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Resource

Life after lockdown Wellbeing Action Plan

During the coronavirus pandemic, we have all been through enormous change and some of us may experience further uncertainty and change in the coming weeks and months

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Resource

Looking after yourself during your GCSEs - A guide for pupils

Packed with practical tips and ideas to support young people before, during and after exam time.

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Resource

Low mood poster

Poster created in partnership with Bank Workers Charity highlighting common causes of low mood, how to help yourself feel better and information on where to get more help.

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Resource

Making the move to university: care leavers

Read how to look after your mental health if you are starting university after being in care.

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Resource

Making the move to university: international students

Moving to university is especially tough for those who are coming from another country. Don't forget to make sure you prioritise your mental health, and read how to do so here.

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Resource

Making the move to university: LGBTQ+ students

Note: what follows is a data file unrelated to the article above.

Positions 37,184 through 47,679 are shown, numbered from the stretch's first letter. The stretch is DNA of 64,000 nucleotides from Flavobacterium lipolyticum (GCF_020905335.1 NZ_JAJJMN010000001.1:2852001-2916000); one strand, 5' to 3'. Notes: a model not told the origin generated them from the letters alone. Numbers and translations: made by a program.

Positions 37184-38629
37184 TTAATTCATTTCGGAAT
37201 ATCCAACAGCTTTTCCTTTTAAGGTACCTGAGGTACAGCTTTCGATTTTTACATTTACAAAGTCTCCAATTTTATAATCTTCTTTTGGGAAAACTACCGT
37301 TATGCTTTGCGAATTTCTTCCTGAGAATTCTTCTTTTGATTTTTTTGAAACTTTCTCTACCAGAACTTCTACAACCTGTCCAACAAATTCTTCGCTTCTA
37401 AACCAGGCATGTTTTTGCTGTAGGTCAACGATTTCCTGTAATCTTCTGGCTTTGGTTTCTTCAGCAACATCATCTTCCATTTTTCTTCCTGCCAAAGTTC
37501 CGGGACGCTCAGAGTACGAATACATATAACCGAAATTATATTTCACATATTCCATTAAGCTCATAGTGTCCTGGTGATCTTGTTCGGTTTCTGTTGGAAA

Read our resource on how you can best take care of your mental health when making the transition to university if you are part of the LGBTQ+ community.

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Making the move to university: not fitting in

Read our guide on how to protect your wellbeing if you are starting university and feel like you may not fit in in any way.

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Making the move to university: students with adverse childhood experiences

Resource for those starting university who have had adverse childhood experiences such as trauma or abuse.

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Resource

Making the move to university: young carers

Read how to access support and prioritise your mental health while transitioning to university as a young carer.

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Resource

Patent and trade mark professionals

Protecting your mental health and wellbeing: A guide for patent and trade mark professionals

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Resource

Perfectionism

Aiming high can sometimes come at a cost. This eight page guide looks at ‘unhealthy perfectionism’ – how to spot it and advice on how to develop effective interventions.

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Resource

Social media and teenagers

A practical guide for parents and carers of teenagers on using social media

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Resource

Starting University

This guide offers tips and guidance on how to get the best out of your time at university and maintain good mental health.

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Resource